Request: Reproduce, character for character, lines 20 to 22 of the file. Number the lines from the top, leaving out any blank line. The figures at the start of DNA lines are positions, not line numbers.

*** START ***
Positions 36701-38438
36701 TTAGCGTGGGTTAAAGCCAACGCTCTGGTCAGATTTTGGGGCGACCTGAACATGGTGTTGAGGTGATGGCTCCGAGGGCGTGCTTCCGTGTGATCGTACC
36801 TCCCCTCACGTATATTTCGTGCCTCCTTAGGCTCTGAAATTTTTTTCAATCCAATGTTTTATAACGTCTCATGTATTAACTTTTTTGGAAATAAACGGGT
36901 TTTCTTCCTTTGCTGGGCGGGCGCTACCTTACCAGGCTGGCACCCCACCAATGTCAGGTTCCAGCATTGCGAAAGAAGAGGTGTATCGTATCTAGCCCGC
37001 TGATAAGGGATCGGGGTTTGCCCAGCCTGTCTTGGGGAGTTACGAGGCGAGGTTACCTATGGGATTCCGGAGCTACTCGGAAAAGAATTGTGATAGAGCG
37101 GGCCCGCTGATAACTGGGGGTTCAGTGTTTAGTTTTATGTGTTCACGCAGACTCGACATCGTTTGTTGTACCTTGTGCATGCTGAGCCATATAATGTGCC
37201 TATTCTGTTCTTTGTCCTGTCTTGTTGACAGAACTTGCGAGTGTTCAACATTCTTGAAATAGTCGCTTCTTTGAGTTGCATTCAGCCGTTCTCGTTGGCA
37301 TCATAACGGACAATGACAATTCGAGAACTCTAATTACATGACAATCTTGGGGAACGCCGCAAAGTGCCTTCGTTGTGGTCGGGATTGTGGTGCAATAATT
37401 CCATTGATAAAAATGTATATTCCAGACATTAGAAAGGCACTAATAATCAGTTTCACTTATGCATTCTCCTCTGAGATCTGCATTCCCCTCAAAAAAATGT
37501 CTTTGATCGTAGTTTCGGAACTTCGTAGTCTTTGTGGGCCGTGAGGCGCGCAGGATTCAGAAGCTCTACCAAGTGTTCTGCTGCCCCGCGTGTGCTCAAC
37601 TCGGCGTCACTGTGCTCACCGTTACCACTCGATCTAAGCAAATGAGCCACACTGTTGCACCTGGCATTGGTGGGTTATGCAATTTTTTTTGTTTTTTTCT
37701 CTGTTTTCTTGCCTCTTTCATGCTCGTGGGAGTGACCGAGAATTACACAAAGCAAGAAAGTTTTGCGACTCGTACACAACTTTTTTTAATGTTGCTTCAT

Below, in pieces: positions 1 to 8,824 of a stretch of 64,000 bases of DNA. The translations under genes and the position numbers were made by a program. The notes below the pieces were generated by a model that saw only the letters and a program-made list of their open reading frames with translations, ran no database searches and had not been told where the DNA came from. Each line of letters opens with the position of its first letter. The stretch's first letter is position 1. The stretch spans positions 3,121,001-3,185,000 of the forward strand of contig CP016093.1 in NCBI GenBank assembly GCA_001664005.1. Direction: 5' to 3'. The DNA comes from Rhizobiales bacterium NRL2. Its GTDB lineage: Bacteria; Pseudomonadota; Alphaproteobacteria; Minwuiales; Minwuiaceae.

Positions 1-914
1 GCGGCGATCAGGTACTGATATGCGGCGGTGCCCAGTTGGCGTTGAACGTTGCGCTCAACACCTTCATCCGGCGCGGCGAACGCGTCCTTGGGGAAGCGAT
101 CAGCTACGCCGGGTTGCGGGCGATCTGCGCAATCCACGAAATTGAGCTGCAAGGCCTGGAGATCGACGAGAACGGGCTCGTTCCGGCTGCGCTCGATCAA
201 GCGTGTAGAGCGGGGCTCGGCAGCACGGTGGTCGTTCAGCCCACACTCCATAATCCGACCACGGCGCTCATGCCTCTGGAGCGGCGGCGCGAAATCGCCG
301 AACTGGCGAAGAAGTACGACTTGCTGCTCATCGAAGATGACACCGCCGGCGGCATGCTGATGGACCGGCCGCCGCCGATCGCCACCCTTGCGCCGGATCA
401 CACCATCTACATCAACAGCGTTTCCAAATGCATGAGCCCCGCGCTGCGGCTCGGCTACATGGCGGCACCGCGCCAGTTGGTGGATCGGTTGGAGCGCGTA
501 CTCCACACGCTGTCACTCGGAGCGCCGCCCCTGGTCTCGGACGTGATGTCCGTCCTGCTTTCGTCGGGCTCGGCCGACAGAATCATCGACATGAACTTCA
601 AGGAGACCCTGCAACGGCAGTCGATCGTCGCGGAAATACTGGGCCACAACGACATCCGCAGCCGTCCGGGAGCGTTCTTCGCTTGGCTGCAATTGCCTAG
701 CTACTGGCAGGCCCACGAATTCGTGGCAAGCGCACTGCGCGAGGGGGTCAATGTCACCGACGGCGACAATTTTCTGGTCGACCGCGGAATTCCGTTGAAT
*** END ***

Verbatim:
501 CTCCACACGCTGTCACTCGGAGCGCCGCCCCTGGTCTCGGACGTGATGTCCGTCCTGCTTTCGTCGGGCTCGGCCGACAGAATCATCGACATGAACTTCA
601 AGGAGACCCTGCAACGGCAGTCGATCGTCGCGGAAATACTGGGCCACAACGACATCCGCAGCCGTCCGGGAGCGTTCTTCGCTTGGCTGCAATTGCCTAG
701 CTACTGGCAGGCCCACGAATTCGTGGCAAGCGCACTGCGCGAGGGGGTCAATGTCACCGACGGCGACAATTTTCTGGTCGACCGCGGAATTCCGTTGAAT